In 1998, Ken Auletta sat down with Bill Gates for a extended New Yorker interview while Microsoft was on trial for allegedly violating the Sherman Anti-Trust Act. At issue was a question as simple as it was complex: had Microsoft abused its de facto monopoly within the PC operating system market?
During the interview, Auletta asked Gates “what scared him, what kept him up late at night?” The answer surprised Auletta because it ripped away the veneer of paranoia that pervaded every corner of high tech. As Gates grabbed a Diet Coke for himself (and neglected to offer one to Auletta) he was worried about innovations he could not see.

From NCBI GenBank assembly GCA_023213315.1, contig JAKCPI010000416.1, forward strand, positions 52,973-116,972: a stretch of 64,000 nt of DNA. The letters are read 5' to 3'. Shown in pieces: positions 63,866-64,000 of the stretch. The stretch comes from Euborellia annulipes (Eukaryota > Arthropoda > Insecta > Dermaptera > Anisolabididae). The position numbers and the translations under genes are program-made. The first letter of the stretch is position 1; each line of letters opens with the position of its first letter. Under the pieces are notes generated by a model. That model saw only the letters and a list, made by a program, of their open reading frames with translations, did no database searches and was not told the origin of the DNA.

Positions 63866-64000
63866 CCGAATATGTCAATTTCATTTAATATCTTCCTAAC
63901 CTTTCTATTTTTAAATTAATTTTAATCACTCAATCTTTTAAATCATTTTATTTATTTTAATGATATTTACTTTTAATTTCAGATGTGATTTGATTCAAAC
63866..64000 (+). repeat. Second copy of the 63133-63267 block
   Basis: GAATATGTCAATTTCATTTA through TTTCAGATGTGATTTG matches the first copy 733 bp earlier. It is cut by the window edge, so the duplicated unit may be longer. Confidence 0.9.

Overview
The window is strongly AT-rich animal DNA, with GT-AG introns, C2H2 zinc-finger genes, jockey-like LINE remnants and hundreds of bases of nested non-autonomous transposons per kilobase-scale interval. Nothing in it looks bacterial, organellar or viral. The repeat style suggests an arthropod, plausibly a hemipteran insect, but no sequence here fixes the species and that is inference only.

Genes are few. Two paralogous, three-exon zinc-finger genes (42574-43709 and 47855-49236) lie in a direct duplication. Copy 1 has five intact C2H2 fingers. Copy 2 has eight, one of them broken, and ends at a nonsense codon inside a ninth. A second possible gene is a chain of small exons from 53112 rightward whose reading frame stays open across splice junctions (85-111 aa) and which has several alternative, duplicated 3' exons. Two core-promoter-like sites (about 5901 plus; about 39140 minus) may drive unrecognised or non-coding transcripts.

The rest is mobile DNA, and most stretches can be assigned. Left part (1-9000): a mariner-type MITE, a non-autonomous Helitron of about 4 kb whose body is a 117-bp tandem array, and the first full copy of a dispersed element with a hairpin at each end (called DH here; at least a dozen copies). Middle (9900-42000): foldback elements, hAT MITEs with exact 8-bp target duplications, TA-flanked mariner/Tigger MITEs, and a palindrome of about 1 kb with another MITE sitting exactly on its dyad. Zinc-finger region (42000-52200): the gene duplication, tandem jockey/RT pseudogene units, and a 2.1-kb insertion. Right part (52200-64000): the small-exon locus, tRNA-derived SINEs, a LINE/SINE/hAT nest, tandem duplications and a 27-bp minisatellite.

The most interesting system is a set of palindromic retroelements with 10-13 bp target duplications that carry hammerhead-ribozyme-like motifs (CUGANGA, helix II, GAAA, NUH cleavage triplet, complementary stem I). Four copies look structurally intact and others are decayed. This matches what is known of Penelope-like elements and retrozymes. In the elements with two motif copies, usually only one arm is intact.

Gates believed Microsoft could handle Apple, Netscape, or Yahoo; it could acquire what it could not crush. However, Gates worried that somewhere, some place there were a couple of young kids in a garage inventing something that would render Microsoft obsolete. Continue reading